Five unsung British suburbs you should visit in 2024

Cities hog the attention when it comes to tourism trends. Gentrified villages take the rest. But most people actually live, work and, arguably, play in the bits in-between. In our work-from-home world, some suburbs are building on their heritage to provide alternative spaces for culture, cuisine, good living and clean air.

Here are five that are well worth a visit this year.

Prescot, Liverpool: Stratford-upon-Merseyside

Shakespeare North Playhouse Photographer: Andrew P Brooks neve.mclaughlin@shakespearenorthplayhouse.co.uk
See a production at the Shakespeare North Playhouse (Photo: Andrew P Brooks)

Once an important staging post, Prescot has spent the past two centuries overshadowed by both Liverpool (eight miles west) and St Helens (five miles east). The opening of the Shakespeare North Playhouse in 2022 has re-energised the township, drawing acclaimed productions, well-known actors and media attention.

In the late 16th and early 17th centuries, Lord Strange’s Men were an important acting company sponsored by the local Earl of Derby. Prescot is believed to have been the site of the only Elizabethan indoor playhouse outside of London; the new space is built around a replica timber-framed cockpit theatre.

There’s evidence Shakespeare visited Lancashire and the Earls’ residences, including Knowsley Hall, which sits at the heart of the nearby estate that contains Knowsley Safari Park.

Prescot has embraced its new identity, with local businesses rebranding to join in the show. Look out for: Mercutio’s Bar and Bistro – named after Romeo’s companion – on Eccleston Street (off of which runs Stone Street, one of the narrowest thoroughfares in the UK); a barbershop called Rogues & Rascals, after a line from Othello; and the Lord Strange, Mermaid Tavern and Stage Door pubs. The crowdfunded Pinion Bistro, also on Eccleston Street, deserves top billing for pre-theatre dining.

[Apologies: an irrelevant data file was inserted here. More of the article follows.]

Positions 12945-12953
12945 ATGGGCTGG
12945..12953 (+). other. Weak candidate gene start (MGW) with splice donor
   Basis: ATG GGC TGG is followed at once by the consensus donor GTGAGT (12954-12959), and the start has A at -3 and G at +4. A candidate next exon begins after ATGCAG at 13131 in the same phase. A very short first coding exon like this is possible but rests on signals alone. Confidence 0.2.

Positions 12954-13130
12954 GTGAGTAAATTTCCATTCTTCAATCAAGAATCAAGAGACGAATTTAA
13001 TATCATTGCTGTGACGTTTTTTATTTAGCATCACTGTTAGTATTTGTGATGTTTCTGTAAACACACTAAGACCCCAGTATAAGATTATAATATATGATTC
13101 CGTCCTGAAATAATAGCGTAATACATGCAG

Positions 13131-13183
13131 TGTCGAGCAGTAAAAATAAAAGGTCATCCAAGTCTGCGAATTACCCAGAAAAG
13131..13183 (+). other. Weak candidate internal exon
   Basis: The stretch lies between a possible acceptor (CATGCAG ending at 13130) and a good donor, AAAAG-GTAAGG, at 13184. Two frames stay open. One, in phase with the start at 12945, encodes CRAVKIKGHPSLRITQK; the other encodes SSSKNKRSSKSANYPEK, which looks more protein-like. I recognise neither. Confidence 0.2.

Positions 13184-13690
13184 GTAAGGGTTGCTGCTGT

Didsbury, Manchester: Conservation and comfort food

Spring crocus and snowdrops in front of a mansion. Fletcher Moss Gardens, Didsbury, Manchester, UK.
Visit Didsbury in the spring to see crocuses and snowdrops (Photo: Getty)

Manchester has a lot to give, but it was never a pretty city. Back in the Cottonpolis days, when factories, foundries and mills did their worst, those who could migrated to the airy suburbs. Didsbury Village was one of the most des-res areas, as can be seen in the conservation area around St James Church – said to boast the highest concentration of listed buildings outside the city centre.

The old village green is now the garden of the Didsbury pub, a former coaching house good for Sunday roasts. In 1987 Patrick Hannity opened the Lime Tree in West Didsbury and since then many great chef-run restaurants and bars have opened. Volta is a small plate specialist, with moreish shwarma and Middle Eastern bites. The Thyme Out Food Co is great for a veggie breakfast.

Didsbury sits on a low cliff overlooking one of the places where the River Mersey could be forded. The river meanders to the south, but lots of motorways meet there too. Head to Fletcher Moss to walk up an appetite or walk off dessert.

Portobello, Edinburgh: Scotland’s Coney Island

EDINBURGH, SCOTLAND - APRIL 22: Crowds on the beach at Portobello as Edinburgh enjoys another day of sun and soaring temperatures on Easter Monday, on April 18, 2019 in Edinburgh Scotland, United Kingdom. (Photo by Ken Jack/Getty Images)
Escape to the beach in Portobello (Photo: 2019 Ken Jack/Getty)